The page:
fictionalize you life

We can go wherever we please and everything depends upon how near you stand to me

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interviews, conversations

Elle a enregistré son album avec deux amis (dont un membre de Tunng) mais c’est seule sur scène que Serafina chante des moments de la vie à moitié pleins ou à moitié vides, selon le point de vue.

Accompagnée d’un clavier et d’une mini-harpe joliment retenue par un foulard noué à l’épaule, entre une reprise de Brian Eno (By This River) et une autre de Morrissey (Suedehead), la jeune anglaise bohème trouve la distance juste entre gravité et fantaisie. En quelques mots habilement choisis elle esquisse des croquis dont les personnages sont souvent des animaux, pour mieux parler des hommes, les plus étranges des créatures. Ne pas trop en dire, laisser libre l’interprétation de ses chansons. Partager un instant une même émotion.

static caravan recordings

Your album’s called « Cheap Demo Bad Science » but it’s certainly not a cheap demo…

Well, it kind of was… I was living in a squat when I made it. I didn’t spend any money on the recording. A friend of mine, Capitol K had set up a studio. He worked with Mike (from Tunng) when he had free studio time.

But also it ’s a pun on « a demo » as in a political march, a cheap rally, a badly organized political movement.

Your Wikipedia article says you’ve worked with Ravi Shankar.

Actually apart from that Ravi Shankar fact the wikipedia is amazingly innacurate. I don’t know who wrote it.

It was a collaborative project between six English musicians and his band of musicians. He wasn’t playing. He would sing musical lines… It was not really group improvisation. He composed the music and there was this small ensemble under his guidance making a piece.

The song Peach Heart seems to have different layers in it. Were you inspired somewhat by Indian philosophy?

It’s always a collection of different things that inspire me. I wasn’t thinking of Indian philosophy. It was… I don’t know… an accident.

I think some of the song lyrics sound a bit like Ivor Cutler.

I really respect him. That quality of leaving things open enough to be evocative. It’s something that I try to do.

Let’s talk about the Tiger song. William Blake and Rudyard Kipling wrote about tigers.

I suppose it’s an archetypal thing. Such a strong, powerful animal being in captivity. It’s a kind of cartoon character, like when you keep making animals like humans. It’s also about that quality of domesticating animals and then they couldn’t go back into the wild.

That song was a breakup song. It’s about that quality of being in a safe relationship. You’re like quite married, you go to dinner together and suddenly you’re single. You feel really wild and out of control but it’s better than being in the wrong place.

How come your brother directed the video for Tiger?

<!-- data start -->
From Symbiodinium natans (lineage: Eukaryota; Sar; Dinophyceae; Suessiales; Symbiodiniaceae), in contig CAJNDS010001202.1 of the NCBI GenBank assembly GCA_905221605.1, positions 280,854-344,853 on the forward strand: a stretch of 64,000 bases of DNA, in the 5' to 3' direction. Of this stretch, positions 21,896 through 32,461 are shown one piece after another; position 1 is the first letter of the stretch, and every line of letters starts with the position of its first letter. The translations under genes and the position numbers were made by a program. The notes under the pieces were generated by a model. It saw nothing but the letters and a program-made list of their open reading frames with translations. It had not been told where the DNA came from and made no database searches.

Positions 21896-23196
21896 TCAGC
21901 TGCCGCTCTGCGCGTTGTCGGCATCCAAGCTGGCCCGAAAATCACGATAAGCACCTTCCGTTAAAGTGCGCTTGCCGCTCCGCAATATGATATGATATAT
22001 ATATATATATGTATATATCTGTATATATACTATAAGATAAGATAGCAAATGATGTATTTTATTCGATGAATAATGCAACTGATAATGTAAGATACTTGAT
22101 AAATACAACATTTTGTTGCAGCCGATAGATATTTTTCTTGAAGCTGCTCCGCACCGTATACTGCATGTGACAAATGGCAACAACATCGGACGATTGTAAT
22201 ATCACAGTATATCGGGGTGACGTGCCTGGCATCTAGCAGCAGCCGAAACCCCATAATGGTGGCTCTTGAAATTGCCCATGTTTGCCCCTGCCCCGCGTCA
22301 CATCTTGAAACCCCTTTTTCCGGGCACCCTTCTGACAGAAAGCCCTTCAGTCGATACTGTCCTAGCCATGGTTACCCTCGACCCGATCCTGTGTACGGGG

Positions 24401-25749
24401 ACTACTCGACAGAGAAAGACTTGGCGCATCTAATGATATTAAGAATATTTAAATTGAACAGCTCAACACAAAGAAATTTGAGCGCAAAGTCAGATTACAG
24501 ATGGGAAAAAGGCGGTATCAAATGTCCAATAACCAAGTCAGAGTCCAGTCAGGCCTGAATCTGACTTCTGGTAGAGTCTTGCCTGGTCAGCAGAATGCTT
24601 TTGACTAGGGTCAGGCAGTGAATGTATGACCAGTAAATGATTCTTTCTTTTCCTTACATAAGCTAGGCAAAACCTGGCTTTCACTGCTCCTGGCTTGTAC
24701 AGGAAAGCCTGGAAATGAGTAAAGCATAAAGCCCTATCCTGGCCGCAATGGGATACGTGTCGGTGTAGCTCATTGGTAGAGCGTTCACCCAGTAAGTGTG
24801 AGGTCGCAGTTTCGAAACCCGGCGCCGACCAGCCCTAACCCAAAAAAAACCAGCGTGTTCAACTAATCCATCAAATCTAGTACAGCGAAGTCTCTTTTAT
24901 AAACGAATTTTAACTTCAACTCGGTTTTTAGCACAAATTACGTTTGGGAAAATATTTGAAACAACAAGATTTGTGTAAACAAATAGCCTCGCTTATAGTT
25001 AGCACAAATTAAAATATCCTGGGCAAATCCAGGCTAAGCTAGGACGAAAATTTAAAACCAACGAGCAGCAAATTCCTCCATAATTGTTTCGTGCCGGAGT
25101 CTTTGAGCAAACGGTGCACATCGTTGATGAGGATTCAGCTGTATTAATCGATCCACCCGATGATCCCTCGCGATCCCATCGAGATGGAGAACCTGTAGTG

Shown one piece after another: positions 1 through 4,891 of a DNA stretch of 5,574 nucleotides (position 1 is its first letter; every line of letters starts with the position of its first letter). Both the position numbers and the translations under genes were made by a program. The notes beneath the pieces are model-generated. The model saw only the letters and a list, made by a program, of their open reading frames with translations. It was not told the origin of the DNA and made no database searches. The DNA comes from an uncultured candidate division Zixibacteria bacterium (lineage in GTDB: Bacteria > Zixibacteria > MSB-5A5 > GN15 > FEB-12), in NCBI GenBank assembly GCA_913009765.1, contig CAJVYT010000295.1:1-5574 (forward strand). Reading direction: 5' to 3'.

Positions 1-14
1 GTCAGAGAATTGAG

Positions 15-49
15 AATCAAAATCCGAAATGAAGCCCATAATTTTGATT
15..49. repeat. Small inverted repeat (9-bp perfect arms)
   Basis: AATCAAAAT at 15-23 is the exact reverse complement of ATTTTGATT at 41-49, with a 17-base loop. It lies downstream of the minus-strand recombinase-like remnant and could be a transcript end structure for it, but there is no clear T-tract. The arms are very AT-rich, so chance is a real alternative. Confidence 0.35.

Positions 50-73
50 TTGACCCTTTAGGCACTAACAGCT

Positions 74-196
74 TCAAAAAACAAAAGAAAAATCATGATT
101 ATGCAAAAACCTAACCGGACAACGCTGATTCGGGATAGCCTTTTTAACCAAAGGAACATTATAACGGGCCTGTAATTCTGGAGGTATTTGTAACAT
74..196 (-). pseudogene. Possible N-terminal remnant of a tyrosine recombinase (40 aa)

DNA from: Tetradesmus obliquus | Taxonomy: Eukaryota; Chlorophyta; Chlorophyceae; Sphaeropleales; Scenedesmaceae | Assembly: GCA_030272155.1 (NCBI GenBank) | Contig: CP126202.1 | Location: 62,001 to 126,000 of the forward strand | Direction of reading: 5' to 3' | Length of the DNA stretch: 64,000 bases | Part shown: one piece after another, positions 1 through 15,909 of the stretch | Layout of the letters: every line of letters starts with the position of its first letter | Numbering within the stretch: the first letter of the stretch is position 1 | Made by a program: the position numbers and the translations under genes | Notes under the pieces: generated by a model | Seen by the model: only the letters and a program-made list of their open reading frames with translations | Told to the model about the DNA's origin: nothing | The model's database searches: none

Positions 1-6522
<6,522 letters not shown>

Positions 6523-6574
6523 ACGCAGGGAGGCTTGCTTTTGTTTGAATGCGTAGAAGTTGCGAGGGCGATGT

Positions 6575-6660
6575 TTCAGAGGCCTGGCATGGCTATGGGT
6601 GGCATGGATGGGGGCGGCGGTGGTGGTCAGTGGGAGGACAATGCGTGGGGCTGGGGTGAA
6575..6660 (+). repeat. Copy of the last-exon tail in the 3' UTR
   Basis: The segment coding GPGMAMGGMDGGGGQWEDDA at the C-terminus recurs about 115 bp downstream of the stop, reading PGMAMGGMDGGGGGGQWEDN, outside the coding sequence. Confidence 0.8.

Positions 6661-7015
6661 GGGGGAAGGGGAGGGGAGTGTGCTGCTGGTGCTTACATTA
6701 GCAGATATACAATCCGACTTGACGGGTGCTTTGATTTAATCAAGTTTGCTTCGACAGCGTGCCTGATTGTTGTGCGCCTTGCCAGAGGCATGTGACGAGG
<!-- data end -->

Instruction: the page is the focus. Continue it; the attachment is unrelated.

My brother is an animator. He’s quite special ! He makes these crazy models… I made an ep to go to Japan with Capitol K, with Seb Rochford who’s a drummer and Sarah who plays clarinet and my brother made another animation for that which is really amazing.

When did you see a harp for the first time?

I was about nine, maybe younger when I first saw it. I was a little girl and I just liked the way it looked. My father wrote a piece for a choir and it had a harp in so I saw it there. And my Mum designed costumes for theatre and an opera and I saw it in the pit in rehearsals. I liked it. I don’t know why.

Do you have a large record collection?

I’m a bit of a victim of iTunes. I’ve got loads and loads and loads of songs and sometimes I don’t even who it’s by. I’m embarrassed at that.

Also a lot of music I listen to, I didn’t know it when it was famous or contemporary so I’m not very good at the chronology of albums. I don’t know where David Bowie was living when he made Low or things like that so… I do, but it’s not records.

What’s the noisiest group in your collection?

Turangalîla-Symphonie, by Olivier Messiaen.

What’s the quiestest record?

I do like Unanswered Question (Charles Ives). And I really like a track called Arizona by The Chap.

Why do you cover Suedehead and not another Morrissey song?

It ’s a really lovely song. My brother plays the banjo. He was going to cover it and then I did it! But it sounds really good on the banjo too.

That song connects with people. It’s everyone’s favourite Morrissey song. I think it’s really nicely universal.

Who’s your favourite monster?

The rock walls that start to talk in Return to Oz.

Imagine that you can take five people with you in a spaceship just before the destruction of the Earth. Who would you go away with?

My brother and sister.

Saul Bellow or Peter Cook.

Ted Hughes or Ivor Cutler.

Brigitte Fontaine.

When you have something really difficult or unpleasant to do, do you have a motto that helps you feel stronger?

Yes, I sometimes say « Change is good. Change is good. »

What have you learnt today?

That Chagall made stained glass windows in the cathedral in Metz.

And I’m always learning not to panic about things. I’m constantly surprised how much better things are when I don’t worry about them. You can let go off things even if you think you really care about them. It’s not so bad if they don’t happen or… Change is good!

What’s this strange picture on your myspace page?

Liria Pristine is a special knitwear designer. She’s a really good friend of mine who I lived with in the same place where I made the album. Her boyfriend who’s called Felipe Pagani took the photos. We decided to do a photo shoot in a space downstairs in my house that’s a gallery for exhibitions. This amazing guy called CharlieLeMindu did the hair thing and Liria did her costumes. They’re so theatrical. The costume is a bit like a seagirl or an octopus girl.

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